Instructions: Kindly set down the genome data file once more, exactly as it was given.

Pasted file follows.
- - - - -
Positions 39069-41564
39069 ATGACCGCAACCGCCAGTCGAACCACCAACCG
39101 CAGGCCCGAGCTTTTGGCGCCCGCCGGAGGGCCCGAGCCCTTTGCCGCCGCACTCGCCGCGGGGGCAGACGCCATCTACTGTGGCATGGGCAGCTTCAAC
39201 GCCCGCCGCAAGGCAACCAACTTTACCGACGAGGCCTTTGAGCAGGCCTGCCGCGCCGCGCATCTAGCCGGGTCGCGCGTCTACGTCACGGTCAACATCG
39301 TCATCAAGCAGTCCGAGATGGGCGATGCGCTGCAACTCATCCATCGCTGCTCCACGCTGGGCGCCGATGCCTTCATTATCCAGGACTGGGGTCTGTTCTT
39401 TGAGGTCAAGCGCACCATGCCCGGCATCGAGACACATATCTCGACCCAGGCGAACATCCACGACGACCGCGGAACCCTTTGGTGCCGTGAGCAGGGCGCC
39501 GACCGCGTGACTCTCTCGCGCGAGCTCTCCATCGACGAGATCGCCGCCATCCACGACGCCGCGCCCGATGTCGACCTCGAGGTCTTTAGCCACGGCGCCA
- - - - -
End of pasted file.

Positions 39069-41564
39069 ATGACCGCAACCGCCAGTCGAACCACCAACCG
39101 CAGGCCCGAGCTTTTGGCGCCCGCCGGAGGGCCCGAGCCCTTTGCCGCCGCACTCGCCGCGGGGGCAGACGCCATCTACTGTGGCATGGGCAGCTTCAAC
39201 GCCCGCCGCAAGGCAACCAACTTTACCGACGAGGCCTTTGAGCAGGCCTGCCGCGCCGCGCATCTAGCCGGGTCGCGCGTCTACGTCACGGTCAACATCG
39301 TCATCAAGCAGTCCGAGATGGGCGATGCGCTGCAACTCATCCATCGCTGCTCCACGCTGGGCGCCGATGCCTTCATTATCCAGGACTGGGGTCTGTTCTT
39401 TGAGGTCAAGCGCACCATGCCCGGCATCGAGACACATATCTCGACCCAGGCGAACATCCACGACGACCGCGGAACCCTTTGGTGCCGTGAGCAGGGCGCC
39501 GACCGCGTGACTCTCTCGCGCGAGCTCTCCATCGACGAGATCGCCGCCATCCACGACGCCGCGCCCGATGTCGACCTCGAGGTCTTTAGCCACGGCGCCA